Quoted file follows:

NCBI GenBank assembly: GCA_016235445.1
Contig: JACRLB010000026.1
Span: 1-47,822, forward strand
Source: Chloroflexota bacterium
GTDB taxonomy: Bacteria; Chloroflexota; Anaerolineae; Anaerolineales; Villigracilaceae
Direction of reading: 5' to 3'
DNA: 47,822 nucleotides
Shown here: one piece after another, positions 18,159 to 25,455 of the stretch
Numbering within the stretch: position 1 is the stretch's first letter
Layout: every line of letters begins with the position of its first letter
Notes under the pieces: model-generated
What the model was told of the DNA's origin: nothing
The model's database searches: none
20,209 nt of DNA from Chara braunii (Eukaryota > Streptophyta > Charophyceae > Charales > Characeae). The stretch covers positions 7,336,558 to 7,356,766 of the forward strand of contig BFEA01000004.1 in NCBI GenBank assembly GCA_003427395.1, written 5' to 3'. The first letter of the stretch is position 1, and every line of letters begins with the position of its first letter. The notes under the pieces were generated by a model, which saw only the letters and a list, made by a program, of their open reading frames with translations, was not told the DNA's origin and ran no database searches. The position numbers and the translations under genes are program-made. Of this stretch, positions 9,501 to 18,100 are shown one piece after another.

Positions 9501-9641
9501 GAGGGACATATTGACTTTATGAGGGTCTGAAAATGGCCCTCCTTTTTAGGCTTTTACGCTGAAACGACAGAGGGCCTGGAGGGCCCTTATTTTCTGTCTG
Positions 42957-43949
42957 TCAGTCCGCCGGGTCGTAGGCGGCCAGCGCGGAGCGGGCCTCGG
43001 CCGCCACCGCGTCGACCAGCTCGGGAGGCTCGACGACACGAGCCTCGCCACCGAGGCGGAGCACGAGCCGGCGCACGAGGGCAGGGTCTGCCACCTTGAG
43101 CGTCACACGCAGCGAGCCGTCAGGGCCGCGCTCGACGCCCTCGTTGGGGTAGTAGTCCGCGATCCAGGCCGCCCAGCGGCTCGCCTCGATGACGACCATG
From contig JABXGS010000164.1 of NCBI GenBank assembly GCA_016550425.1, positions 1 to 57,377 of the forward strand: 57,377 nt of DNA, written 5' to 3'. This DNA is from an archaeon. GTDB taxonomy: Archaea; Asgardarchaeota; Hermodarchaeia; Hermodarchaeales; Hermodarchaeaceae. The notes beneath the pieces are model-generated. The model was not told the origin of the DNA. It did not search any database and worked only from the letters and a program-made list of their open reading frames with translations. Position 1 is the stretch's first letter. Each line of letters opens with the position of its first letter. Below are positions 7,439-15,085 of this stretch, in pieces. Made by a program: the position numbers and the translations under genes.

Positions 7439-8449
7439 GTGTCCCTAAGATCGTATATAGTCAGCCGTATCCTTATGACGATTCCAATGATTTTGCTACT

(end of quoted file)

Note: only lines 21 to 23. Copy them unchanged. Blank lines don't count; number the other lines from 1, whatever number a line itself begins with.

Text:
From contig JABXGS010000164.1 of NCBI GenBank assembly GCA_016550425.1, positions 1 to 57,377 of the forward strand: 57,377 nt of DNA, written 5' to 3'. This DNA is from an archaeon. GTDB taxonomy: Archaea; Asgardarchaeota; Hermodarchaeia; Hermodarchaeales; Hermodarchaeaceae. The notes beneath the pieces are model-generated. The model was not told the origin of the DNA. It did not search any database and worked only from the letters and a program-made list of their open reading frames with translations. Position 1 is the stretch's first letter. Each line of letters opens with the position of its first letter. Below are positions 7,439-15,085 of this stretch, in pieces. Made by a program: the position numbers and the translations under genes.

Positions 7439-8449
7439 GTGTCCCTAAGATCGTATATAGTCAGCCGTATCCTTATGACGATTCCAATGATTTTGCTACT